Background. We pursue an observation that age may influence the clinical features of melancholia and, in particular, psychomotor disturbance.
Methods. Two large clinical databases were amalgamated allowing the clinical features of 124 depressed subjects meeting DSM-III-R and clinical criteria for melancholia to be contrasted with 218 subjects diagnosed as having a non-melancholic depression by both criteria sets. Psychomotor disturbance was assessed by the CORE measure and by seven classical endogeneity symptoms of melancholia which, when summed, created a ENDOG score.
Results. There was no impact of age on ENDOG scores in either the melancholics or non-melancholics. In the melancholics, increasing age was associated with increasing CORE scores and with agitation scale scores in particular. In a set of discriminant function analyses seeking to identify the comparative utility of a set of predictors of melancholic (versus non-melancholic) groups, age was significant, and while CORE and ENDOG scores were individual predictors, their combined entry established that the CORE score alone made the ENDOG score redundant, and that the addition of age then made little impact.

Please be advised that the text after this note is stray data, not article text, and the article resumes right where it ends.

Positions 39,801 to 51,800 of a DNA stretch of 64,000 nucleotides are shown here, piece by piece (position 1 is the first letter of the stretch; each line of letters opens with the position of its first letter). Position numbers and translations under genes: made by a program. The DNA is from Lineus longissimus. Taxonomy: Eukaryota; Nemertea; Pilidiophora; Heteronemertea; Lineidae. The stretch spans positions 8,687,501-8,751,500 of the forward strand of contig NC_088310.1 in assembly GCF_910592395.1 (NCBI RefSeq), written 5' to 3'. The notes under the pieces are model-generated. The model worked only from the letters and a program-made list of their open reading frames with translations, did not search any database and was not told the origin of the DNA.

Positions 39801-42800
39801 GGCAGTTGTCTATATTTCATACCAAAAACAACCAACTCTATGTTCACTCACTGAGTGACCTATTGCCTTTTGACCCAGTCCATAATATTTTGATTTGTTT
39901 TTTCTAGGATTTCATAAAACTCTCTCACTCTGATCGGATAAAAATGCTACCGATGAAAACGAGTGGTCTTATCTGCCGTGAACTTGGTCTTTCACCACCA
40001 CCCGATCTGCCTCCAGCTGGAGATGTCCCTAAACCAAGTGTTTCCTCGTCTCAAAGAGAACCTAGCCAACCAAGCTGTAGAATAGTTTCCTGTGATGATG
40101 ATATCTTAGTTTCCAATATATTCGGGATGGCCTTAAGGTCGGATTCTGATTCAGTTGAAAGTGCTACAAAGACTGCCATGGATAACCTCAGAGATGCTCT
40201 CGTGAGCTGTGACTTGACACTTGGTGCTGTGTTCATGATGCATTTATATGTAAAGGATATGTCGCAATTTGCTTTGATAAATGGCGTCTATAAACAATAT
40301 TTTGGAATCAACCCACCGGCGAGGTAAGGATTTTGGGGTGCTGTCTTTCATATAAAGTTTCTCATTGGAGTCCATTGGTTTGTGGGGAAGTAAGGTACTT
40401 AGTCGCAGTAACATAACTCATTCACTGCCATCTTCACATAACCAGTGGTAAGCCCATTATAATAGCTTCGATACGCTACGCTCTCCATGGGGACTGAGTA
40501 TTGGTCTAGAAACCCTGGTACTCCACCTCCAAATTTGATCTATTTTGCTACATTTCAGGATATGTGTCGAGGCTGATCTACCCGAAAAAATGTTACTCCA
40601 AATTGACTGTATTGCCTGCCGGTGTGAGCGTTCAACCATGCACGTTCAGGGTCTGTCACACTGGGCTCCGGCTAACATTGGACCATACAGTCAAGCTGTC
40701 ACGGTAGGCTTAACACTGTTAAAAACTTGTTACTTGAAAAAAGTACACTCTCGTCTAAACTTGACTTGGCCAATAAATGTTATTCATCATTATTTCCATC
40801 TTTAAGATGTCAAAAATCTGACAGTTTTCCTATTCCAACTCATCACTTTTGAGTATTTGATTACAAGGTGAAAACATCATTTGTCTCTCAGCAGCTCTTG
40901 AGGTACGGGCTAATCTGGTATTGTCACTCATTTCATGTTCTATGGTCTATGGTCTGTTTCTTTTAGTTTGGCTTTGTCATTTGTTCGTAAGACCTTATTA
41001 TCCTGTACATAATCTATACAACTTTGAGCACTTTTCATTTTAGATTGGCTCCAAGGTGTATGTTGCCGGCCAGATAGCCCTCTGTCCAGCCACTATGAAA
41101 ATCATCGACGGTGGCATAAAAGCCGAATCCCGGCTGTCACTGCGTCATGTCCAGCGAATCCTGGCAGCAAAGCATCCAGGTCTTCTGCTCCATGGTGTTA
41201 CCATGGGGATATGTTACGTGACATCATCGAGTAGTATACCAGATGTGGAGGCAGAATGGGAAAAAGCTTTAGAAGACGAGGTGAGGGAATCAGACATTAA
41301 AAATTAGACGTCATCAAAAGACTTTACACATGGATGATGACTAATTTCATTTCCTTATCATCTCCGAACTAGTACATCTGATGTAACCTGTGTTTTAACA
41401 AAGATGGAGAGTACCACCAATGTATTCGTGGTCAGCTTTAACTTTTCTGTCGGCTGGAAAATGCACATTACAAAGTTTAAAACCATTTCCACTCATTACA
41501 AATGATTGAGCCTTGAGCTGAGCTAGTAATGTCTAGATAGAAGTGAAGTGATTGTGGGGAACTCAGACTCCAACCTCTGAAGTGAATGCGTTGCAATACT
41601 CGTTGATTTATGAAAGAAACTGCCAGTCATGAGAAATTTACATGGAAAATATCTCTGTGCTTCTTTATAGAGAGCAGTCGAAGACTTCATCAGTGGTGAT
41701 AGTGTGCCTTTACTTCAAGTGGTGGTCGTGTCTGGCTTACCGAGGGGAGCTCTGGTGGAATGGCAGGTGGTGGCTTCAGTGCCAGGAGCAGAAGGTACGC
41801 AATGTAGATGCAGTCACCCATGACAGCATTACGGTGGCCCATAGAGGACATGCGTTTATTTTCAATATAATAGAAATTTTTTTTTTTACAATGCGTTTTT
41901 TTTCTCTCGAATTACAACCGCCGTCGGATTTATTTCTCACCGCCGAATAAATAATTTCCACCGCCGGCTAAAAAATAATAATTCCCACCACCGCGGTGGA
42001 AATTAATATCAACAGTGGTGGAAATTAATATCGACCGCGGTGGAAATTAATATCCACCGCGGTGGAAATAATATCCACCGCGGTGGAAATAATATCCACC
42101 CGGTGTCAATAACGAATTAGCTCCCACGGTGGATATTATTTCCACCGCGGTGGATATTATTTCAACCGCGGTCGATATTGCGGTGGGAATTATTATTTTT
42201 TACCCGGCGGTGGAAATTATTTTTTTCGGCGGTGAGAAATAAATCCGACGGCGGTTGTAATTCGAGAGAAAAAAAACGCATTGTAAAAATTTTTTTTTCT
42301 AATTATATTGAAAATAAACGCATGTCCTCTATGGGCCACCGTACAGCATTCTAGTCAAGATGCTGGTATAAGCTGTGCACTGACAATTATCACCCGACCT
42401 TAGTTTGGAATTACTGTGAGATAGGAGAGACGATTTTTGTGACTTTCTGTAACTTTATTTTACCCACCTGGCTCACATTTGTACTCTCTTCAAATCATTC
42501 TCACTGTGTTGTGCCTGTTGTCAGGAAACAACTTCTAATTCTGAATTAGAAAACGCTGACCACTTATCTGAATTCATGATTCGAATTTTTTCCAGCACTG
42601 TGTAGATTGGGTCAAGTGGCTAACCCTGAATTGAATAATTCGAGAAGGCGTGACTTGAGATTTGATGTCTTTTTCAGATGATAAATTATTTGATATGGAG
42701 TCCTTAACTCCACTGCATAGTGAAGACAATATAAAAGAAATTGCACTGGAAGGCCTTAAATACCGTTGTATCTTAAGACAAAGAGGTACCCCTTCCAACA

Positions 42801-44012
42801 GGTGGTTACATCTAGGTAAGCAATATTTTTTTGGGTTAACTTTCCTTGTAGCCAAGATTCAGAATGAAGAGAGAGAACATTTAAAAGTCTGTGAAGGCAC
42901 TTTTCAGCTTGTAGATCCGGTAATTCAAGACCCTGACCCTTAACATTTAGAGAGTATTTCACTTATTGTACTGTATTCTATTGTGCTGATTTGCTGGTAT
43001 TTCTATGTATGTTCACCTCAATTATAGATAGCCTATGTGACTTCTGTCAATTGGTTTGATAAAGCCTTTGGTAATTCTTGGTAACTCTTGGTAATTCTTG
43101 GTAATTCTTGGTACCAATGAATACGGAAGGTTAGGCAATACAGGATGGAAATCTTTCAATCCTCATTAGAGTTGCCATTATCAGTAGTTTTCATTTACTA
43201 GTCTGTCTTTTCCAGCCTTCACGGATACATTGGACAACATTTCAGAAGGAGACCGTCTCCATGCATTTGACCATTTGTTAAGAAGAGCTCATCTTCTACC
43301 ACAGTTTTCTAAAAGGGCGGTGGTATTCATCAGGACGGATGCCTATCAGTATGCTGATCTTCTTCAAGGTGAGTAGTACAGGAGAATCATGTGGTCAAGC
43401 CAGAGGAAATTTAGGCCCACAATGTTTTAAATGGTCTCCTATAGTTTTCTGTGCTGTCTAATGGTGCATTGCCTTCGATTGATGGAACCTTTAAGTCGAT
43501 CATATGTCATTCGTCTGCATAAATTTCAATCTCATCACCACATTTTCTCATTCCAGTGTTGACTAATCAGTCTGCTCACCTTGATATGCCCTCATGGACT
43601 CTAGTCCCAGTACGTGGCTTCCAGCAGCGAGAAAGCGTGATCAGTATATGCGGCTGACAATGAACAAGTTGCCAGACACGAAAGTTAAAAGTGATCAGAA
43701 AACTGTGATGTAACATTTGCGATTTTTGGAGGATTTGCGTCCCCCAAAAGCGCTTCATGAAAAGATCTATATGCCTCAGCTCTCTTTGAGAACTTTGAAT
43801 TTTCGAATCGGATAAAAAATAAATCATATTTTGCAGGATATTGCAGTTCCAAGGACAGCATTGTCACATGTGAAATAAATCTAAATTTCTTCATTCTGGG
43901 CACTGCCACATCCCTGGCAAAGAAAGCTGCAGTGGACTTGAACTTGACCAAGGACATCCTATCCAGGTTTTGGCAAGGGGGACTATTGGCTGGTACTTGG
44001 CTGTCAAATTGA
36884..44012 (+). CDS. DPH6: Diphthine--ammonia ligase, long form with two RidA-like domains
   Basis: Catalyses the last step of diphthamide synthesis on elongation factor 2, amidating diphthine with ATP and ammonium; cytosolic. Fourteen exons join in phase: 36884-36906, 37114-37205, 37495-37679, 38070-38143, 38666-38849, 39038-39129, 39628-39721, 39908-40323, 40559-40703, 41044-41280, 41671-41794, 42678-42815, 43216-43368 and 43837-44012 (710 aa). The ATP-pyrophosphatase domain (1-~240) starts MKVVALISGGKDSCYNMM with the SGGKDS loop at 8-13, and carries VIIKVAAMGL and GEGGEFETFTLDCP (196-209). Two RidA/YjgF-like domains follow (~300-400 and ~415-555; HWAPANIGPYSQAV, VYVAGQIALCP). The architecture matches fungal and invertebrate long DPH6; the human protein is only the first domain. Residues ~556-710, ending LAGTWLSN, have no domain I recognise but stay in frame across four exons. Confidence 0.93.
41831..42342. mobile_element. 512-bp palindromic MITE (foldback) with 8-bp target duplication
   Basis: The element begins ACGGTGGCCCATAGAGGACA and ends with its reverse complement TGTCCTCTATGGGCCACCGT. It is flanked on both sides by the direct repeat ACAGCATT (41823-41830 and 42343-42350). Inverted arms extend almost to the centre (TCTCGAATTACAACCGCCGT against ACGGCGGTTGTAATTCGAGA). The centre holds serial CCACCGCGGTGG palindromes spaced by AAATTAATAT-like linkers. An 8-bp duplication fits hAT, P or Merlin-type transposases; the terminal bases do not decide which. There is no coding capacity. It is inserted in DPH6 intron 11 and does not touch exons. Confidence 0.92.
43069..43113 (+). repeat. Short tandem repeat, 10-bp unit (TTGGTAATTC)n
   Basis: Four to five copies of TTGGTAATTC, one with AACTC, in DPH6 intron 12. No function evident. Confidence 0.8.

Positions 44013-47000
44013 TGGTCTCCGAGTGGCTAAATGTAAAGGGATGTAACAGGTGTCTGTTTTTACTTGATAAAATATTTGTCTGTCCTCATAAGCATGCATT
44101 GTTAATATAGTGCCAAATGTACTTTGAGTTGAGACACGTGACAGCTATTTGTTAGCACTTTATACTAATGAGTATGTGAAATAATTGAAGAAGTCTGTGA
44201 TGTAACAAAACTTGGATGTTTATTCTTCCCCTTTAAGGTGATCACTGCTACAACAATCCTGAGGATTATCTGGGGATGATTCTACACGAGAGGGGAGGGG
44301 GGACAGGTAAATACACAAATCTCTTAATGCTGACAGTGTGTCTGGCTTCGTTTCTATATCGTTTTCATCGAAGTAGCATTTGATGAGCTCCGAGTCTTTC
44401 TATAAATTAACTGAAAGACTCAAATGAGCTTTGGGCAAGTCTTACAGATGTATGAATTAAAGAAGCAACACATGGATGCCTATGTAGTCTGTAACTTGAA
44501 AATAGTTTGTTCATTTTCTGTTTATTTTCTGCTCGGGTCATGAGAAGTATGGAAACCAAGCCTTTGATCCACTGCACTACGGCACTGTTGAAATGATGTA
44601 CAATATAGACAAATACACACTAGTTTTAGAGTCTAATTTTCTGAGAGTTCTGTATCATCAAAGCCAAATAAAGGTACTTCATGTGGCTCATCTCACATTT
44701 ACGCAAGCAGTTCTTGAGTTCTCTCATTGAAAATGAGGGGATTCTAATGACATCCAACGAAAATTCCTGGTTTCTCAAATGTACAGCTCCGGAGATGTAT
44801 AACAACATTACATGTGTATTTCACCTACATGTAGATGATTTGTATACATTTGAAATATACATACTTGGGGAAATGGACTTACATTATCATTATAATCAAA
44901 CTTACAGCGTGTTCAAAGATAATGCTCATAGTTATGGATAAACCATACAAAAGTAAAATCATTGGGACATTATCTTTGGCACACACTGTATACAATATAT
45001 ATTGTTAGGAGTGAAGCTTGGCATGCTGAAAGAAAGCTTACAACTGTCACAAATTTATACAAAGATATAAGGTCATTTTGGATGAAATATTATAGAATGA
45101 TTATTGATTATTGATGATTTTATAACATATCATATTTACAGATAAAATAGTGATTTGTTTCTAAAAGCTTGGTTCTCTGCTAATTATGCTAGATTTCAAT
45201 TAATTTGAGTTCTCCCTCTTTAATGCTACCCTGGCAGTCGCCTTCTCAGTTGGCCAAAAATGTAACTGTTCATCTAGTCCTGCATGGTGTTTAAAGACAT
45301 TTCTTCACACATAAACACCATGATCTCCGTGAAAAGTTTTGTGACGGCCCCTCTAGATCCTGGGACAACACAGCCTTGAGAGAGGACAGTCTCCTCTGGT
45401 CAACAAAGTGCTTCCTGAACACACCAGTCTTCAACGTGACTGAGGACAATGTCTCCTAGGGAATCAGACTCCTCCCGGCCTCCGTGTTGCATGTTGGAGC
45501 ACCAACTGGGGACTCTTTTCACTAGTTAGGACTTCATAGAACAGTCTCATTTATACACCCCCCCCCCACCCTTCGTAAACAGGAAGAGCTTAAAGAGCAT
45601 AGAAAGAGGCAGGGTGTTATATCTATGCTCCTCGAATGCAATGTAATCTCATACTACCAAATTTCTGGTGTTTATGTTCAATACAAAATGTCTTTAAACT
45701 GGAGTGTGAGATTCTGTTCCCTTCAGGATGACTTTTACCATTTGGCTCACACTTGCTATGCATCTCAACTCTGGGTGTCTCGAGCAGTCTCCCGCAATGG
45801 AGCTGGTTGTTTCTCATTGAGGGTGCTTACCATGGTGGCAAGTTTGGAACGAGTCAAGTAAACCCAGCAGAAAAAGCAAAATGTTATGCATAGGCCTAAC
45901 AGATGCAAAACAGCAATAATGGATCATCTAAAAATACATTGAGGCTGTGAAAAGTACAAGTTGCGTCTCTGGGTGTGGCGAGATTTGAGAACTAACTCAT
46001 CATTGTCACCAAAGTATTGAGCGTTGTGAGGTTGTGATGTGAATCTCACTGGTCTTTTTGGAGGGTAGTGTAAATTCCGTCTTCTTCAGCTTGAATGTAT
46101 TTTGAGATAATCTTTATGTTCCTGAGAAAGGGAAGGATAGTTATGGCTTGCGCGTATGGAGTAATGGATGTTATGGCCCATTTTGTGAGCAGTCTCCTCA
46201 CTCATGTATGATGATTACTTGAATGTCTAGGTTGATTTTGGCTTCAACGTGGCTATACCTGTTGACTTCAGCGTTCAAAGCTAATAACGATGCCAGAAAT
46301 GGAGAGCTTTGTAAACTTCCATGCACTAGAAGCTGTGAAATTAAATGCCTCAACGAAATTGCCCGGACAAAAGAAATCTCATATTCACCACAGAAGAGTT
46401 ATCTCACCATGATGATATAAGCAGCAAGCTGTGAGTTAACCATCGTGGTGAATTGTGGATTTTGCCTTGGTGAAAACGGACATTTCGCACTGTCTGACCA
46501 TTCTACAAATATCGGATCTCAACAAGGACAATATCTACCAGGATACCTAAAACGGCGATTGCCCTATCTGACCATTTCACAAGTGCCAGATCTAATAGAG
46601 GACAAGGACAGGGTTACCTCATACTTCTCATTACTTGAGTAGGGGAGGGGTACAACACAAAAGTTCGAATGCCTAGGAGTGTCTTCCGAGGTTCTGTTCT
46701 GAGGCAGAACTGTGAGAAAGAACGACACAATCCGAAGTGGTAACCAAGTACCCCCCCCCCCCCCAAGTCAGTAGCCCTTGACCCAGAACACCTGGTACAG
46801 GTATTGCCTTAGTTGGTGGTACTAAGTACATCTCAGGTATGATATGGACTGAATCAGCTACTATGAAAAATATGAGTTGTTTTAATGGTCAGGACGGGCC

Conclusions. Melancholia appears to have a later age of onset than non-melancholic depression, while its phenotypic expression appears to change with age, with psychomotor disturbance being more distinct in older subjects. Such an effect may have a number of clinical implications, including possible differential effects of varying antidepressant treatments.